Epigenetic drift versus the Epigenetic clock: distinct relationships between DNA methylation and aging
Commentary written by Meaghan Jones and Sarah Goodman
Your genome is defined at conception, and aside from rare mutations, it is relatively fixed over your lifetime. Your epigenome, on the other hand, is a balance of responsiveness and heritability. The epigenome can change with specific exposures or experiences, and has also been shown to change with age. Currently, one central question to epigenetics and age is whether the changes observed are simply a result of the accumulation of exposures and experiences, or whether there is an underlying program. In our recent review, we sought to distinguish between aging-related epigenetic changes and the age-associated epigenetic embedding of exposures using the concepts of the epigenetic clock and epigenetic drift, respectively. While these terms already existed in the literature, we have attempted to define them and discuss how their similarities and differences might together help to shape the epigenetic landscape over a lifetime.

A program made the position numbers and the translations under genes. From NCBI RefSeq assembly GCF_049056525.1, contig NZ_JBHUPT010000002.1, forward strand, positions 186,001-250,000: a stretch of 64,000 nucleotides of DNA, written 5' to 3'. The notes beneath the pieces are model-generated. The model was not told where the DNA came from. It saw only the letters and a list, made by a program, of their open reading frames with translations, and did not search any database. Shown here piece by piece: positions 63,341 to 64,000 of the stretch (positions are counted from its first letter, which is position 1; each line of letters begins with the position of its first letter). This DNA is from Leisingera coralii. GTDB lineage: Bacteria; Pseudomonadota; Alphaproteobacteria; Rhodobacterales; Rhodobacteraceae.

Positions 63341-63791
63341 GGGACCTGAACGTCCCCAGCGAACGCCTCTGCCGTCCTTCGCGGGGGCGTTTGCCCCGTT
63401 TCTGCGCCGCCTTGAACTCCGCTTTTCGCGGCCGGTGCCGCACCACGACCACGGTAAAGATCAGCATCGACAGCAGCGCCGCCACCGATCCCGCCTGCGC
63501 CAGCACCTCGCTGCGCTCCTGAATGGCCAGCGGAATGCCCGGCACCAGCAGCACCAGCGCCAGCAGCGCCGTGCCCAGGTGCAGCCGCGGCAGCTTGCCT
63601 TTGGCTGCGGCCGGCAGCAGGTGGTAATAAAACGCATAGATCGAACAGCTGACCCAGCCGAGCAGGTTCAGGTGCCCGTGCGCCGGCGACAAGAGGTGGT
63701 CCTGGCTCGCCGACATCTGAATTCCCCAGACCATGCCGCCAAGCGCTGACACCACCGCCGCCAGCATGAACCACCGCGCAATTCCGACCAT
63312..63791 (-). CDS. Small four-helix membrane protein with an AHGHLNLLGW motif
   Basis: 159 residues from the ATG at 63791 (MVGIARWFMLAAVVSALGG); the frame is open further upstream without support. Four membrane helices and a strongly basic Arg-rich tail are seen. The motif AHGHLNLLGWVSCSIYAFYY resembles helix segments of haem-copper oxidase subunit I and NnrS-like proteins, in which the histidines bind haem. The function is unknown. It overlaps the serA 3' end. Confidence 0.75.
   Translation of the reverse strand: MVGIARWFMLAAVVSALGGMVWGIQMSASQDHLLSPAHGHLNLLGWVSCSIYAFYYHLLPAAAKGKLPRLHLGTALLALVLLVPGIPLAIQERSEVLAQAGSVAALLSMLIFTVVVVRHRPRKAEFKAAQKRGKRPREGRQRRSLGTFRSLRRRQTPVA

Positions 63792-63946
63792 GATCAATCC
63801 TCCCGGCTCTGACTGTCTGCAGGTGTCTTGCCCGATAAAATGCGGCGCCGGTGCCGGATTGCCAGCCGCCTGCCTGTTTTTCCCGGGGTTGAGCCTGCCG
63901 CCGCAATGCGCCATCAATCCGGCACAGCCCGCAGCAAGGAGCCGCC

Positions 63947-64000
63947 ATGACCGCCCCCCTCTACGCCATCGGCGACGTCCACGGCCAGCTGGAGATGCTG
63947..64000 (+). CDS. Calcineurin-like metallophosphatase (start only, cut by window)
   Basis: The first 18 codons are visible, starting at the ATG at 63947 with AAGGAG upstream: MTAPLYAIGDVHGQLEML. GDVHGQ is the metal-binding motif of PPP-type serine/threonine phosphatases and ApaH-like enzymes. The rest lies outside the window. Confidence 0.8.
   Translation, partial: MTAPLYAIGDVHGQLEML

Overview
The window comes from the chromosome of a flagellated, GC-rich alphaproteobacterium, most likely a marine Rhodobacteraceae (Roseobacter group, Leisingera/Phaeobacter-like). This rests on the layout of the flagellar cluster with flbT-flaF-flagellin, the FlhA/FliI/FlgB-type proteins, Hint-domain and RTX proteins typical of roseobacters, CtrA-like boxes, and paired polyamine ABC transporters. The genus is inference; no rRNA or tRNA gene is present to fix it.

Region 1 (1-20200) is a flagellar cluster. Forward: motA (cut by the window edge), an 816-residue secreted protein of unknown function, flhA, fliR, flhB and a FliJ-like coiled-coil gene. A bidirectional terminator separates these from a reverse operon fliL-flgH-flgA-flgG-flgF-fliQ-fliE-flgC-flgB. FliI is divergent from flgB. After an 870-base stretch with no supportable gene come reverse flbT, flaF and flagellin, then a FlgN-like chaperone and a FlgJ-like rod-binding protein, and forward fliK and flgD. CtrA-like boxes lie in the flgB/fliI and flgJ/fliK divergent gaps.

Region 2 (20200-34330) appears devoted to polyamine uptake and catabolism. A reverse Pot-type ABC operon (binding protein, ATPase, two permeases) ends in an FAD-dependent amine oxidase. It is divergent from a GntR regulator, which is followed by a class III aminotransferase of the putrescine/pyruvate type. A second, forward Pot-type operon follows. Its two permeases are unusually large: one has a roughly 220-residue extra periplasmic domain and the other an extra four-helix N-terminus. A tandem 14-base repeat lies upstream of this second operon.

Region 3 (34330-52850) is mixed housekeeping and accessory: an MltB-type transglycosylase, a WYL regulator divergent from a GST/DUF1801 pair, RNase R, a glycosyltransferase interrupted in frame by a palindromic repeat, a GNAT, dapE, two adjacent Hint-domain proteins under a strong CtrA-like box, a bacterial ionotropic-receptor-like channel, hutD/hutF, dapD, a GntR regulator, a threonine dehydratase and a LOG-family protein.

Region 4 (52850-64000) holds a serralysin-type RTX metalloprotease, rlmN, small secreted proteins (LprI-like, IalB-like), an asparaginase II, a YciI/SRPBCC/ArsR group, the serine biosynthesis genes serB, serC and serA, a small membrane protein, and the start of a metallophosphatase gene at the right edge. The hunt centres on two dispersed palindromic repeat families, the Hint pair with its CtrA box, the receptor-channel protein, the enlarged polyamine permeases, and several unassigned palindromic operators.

Epigenetic drift was identified many years ago, first in cell culture and then in human twins. Twins begin their lives very similar epigenetically, but become more and more distinct with age as their experiences and exposures begin to differ immediately after birth. We define epigenetic drift as a collection of epigenetic changes acquired with age, which could be associated with the environment in which a person ages. Sites of epigenetic drift are unique to an individual and therefore contribute to increasing discordance between human epigenomes over time.
The epigenetic clock, on the other hand, represents a very different biological occurrence. The idea came to prominence in 2013, when Dr. Steve Horvath and others published papers identifying sites of DNA methylation in the genome that were so reliably associated with age that they could be used to predict biological age. Though the specific sites differed across studies, these publications led to our idea that the epigenetic clock broadly reflects the process of aging. It occurs in addition to the increasing variability caused by epigenetic drift, at sites in the genome that reliably “tick” with age. We hypothesize that while some clock sites may be common across tissues, each tissue may in fact have its own set of “ideal” clock sites.
It will be very interesting to watch the field as it unfolds and see how these two phenomena develop in the literature and contribute to new discoveries in aging research. In particular, recent work has suggested that accelerated epigenetic age is related to decreased overall or disease-specific health and increased mortality. The epigenetics of aging is a promising lead towards tracking or improving the health of an aging population.
Jones MJ, Goodman SJ, & Kobor MS (2015). DNA methylation and healthy human aging. Aging cell PMID: 25913071